HIFA survey: Q5: Improving the availability and use of reliable healthcare information would lead to substantial improvements in quality of care (3) Unmet healthcare need

13 September, 2023

Thanks Neil,

As you know – I completely agree with you and support the need for HIFA – especially in Resource Poor Countries. I am sure you are in touch with Megumi Rosenberg at WHO. There is a good paper by Rosenberg and Colleagues in this week’s BMJ. I expect you know about it. [*see note below]

Thanks for your excellent work

Kind regards


Professor Andrew Tomkins,

Institute for Global Health,

UCL Great Ormond Street Institute of Child Health,

Guilford Street, London WC1N 1EH, UK

Tel - +44(0)1935 891083 (land) +44(0)7748286837 (mobile)


HIFA profile: Andrew Tomkins qualified in Medicine in the UK and after postgraduate training in Nutrition, worked with Ahmadu Bello University, Zaria, Nigeria and the MRC in North Nigeria and the Gambia and then continued work on childhood infection and malnutrition, based at the London School of Hygiene and Tropical Medicine. He then was head of the Centre for International Child Health at the Institute of Child Health, London and is now Emeritus Professor of International Child Health in the Centre for International Health and Development, Institute of Child Health, University College, London. His research has focused on Improving Management of Infection and Malnutrition , including Infant Feeding and HIV in recent years. He is now HIV/AIDS advisor to Tearfund, working with partners in many less developed countries. a.tomkins AT ucl.ac.uk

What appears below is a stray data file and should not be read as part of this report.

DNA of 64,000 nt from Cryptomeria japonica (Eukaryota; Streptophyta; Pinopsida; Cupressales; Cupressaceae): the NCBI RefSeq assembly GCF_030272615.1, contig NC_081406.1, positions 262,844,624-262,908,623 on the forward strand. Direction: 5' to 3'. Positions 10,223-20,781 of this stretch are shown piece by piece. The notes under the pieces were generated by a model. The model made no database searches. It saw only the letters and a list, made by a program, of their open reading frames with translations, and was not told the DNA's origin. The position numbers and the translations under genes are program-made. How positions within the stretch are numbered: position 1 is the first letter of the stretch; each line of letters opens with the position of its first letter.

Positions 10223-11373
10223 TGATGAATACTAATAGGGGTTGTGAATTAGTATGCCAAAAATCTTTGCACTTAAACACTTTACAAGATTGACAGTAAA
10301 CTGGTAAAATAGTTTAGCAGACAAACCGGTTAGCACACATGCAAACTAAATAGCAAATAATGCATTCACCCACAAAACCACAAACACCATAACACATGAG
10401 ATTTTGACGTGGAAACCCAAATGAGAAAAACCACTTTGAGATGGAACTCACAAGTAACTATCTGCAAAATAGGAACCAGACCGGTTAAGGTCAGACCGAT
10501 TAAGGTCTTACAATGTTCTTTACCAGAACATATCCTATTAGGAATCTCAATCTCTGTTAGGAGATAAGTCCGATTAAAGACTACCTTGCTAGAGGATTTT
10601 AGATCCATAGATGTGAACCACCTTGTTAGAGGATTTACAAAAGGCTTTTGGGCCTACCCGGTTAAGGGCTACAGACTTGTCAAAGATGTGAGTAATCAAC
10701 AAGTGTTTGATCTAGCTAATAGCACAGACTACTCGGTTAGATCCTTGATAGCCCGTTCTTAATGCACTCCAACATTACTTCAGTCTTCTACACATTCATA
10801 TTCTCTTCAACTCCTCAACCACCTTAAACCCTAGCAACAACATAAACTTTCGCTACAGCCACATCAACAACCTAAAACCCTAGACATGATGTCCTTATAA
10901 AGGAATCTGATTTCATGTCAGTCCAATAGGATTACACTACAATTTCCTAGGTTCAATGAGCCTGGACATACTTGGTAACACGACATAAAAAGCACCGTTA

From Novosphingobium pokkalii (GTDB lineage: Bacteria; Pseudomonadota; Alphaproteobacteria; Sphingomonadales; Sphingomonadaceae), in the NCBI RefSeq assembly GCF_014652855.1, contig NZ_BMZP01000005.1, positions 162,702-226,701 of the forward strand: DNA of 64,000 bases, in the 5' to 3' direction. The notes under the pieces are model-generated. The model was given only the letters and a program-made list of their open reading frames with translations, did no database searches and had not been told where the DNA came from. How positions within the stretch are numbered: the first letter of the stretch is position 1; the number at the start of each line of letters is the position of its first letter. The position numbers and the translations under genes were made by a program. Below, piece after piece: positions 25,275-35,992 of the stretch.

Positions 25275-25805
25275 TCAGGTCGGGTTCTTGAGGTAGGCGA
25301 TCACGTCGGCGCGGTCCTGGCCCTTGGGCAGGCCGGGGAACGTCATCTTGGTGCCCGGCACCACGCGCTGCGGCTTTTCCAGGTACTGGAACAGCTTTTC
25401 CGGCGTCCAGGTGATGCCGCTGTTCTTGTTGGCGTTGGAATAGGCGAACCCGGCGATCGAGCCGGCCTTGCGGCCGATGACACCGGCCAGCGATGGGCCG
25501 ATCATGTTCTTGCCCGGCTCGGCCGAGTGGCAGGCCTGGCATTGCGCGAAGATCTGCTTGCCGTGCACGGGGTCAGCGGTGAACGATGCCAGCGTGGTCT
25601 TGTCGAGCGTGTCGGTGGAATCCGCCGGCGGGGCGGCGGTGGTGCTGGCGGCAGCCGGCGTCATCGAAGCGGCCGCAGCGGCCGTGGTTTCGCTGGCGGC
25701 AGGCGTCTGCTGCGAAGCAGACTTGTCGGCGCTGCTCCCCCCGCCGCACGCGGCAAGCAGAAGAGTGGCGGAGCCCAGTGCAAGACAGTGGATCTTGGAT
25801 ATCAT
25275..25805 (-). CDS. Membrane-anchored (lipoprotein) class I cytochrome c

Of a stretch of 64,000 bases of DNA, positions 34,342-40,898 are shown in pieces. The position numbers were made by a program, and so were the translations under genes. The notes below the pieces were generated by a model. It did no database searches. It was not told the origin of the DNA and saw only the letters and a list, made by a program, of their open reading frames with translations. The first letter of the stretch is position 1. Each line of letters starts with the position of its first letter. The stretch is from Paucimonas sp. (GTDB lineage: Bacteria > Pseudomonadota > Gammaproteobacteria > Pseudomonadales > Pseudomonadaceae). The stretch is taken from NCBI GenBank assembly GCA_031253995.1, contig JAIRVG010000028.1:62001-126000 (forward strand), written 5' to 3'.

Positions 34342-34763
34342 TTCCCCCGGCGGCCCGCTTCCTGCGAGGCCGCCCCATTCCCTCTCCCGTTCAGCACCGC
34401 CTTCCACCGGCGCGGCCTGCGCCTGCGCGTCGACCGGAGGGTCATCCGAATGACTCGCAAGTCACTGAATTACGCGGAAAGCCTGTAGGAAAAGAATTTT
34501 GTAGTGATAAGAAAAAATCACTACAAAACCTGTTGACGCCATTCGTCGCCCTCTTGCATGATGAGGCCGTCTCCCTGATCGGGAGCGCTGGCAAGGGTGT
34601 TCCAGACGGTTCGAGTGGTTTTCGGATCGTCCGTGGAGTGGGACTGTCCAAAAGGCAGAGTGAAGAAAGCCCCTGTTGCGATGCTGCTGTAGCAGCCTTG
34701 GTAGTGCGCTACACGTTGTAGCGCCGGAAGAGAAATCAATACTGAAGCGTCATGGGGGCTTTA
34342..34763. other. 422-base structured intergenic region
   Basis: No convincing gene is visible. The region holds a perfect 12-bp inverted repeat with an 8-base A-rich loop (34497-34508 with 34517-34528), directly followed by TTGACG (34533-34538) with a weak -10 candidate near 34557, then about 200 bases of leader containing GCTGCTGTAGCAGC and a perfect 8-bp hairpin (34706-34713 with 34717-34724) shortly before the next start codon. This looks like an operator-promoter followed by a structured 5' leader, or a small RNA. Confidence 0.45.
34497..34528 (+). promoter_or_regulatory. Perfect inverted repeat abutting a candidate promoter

[*Note from HIFA moderator (NPW): Thank you Andrew for your longstanding support for universal access to reliable healthcare information. Here are the citation and key messages of the paper you mention:

Better data on unmet healthcare need can strengthen global monitoring of universal health coverage

BMJ 2023; 382 doi: https://doi.org/10.1136/bmj-2023-075476 (Published 05 September 2023)

Cite this as: BMJ 2023;382:e075476


Key messages

- Current indicators for global monitoring of universal health coverage (UHC) do not capture levels of unmet healthcare need

- A measure of unmet need for healthcare that is not bound to a single health intervention or disease and that explains access barriers would add considerable value to global UHC monitoring

- Existing survey data on self-reported unmet need for healthcare could be used to estimate the prevalence of unmet need but have technical limitations

- Standardised survey questions on unmet healthcare needs will facilitate comparability for global monitoring ]